Tesco clothing chief Terry Green has warned that fashion retailers must make the provenance of their product transparent because offering value is not enough for today’s customers.
Green, who addressed the Retail Week Conference on Wednesday, said the industry faces a “new value equation”.
He said: “In the past it was good enough to have the right stock and provide value for money. But now retailers need the right stock with the right provenance.”
Green - who this week unveiled a six-piece collection made from recycled materials in partnership with ethical label From Somewhere - said retailers need to make their ethical credentials clear.
He said: “The new value equation means offering value with the right ethical background. Customers are saying to the industry: ‘Don’t make me feel guilty for buying your merchandise’.”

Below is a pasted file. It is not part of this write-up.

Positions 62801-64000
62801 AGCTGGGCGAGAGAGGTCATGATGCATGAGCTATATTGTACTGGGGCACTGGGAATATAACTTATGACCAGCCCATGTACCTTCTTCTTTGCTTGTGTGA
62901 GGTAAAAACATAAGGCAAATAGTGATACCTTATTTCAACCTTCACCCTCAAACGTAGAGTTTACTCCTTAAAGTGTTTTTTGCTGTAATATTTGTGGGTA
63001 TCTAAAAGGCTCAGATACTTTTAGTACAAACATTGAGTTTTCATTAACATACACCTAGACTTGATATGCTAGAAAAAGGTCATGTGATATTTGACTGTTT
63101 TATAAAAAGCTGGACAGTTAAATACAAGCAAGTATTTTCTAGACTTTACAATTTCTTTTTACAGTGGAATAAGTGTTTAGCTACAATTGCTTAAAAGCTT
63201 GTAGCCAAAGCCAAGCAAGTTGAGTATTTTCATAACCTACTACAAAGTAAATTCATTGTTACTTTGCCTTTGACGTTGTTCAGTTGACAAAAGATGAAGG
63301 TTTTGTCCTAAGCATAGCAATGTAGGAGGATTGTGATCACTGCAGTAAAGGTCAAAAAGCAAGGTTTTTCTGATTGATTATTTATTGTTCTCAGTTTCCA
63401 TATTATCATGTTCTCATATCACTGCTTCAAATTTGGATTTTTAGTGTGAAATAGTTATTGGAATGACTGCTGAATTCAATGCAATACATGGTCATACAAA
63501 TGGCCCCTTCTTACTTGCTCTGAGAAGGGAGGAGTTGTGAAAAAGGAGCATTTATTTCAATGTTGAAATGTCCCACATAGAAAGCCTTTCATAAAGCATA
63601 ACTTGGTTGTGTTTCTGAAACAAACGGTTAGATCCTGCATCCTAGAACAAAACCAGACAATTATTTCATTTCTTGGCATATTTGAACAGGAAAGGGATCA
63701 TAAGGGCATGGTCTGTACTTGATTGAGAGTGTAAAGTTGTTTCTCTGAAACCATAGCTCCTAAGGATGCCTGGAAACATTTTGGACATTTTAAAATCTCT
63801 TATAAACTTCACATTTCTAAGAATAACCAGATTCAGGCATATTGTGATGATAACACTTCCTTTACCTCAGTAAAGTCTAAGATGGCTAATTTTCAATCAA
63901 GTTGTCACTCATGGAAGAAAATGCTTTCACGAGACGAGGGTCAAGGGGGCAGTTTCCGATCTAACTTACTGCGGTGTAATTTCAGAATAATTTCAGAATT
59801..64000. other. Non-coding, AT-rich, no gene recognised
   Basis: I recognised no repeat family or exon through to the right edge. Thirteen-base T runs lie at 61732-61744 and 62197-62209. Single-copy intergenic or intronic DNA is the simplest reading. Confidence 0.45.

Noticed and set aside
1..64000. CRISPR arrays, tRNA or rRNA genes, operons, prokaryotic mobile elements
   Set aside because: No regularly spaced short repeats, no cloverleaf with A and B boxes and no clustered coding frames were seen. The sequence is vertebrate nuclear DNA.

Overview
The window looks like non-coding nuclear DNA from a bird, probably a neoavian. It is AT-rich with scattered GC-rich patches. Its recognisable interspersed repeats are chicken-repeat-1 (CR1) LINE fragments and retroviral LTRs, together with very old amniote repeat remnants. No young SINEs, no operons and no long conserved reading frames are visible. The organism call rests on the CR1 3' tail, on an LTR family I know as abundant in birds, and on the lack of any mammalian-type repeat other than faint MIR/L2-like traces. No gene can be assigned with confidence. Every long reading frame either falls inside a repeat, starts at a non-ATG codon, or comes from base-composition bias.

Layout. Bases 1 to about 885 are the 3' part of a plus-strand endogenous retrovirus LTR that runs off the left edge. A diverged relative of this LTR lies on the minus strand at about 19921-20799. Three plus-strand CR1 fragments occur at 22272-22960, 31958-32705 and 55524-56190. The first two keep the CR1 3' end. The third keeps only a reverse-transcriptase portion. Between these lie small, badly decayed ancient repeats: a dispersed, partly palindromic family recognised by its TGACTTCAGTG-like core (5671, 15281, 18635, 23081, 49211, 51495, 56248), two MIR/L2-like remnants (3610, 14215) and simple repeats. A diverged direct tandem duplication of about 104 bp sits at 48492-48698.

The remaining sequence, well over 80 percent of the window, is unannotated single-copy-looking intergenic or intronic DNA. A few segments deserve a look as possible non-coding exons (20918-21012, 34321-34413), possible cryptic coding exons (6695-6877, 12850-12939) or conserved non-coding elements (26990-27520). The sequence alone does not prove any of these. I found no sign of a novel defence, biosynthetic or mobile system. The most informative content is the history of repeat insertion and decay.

He advised retailers to work harder with suppliers to ensure transparency. “The ethical issue has never gone away in the recession and retailers can’t just pick up the mantle and then drop it because times get tough,” he said.
Tesco’s recycled range, called From Somewhere to F&F, is made from obsolete jersey stock, damaged end of rolls and textile waste. The range is priced from £16 and is available online initially, but is expected to be in stores later in the year.
This week Marks & Spencer also bolstered its ethical stance by adding 80 commitments to its Plan A programme in order to become “the world’s most sustainable retailer” by 2015.
Every one of M&S’s 2.7 billion items sold will incorporate at least one sustainable or ethical quality, and the retailer pledged that clothing suppliers in Bangladesh, India and Sri Lanka will pay a “living wage” to workers.
M&S head of sustainable business Mike Barry said shoppers increasingly expect big companies to address ethical and environmental concerns. He said the switch to a living wage would carry no extra cost for consumers because a pilot scheme showed ways of improving productivity and management practices.
Barry added that Plan A overall has already saved M&S £50m, illustrating that corporate social responsibility also makes commercial sense.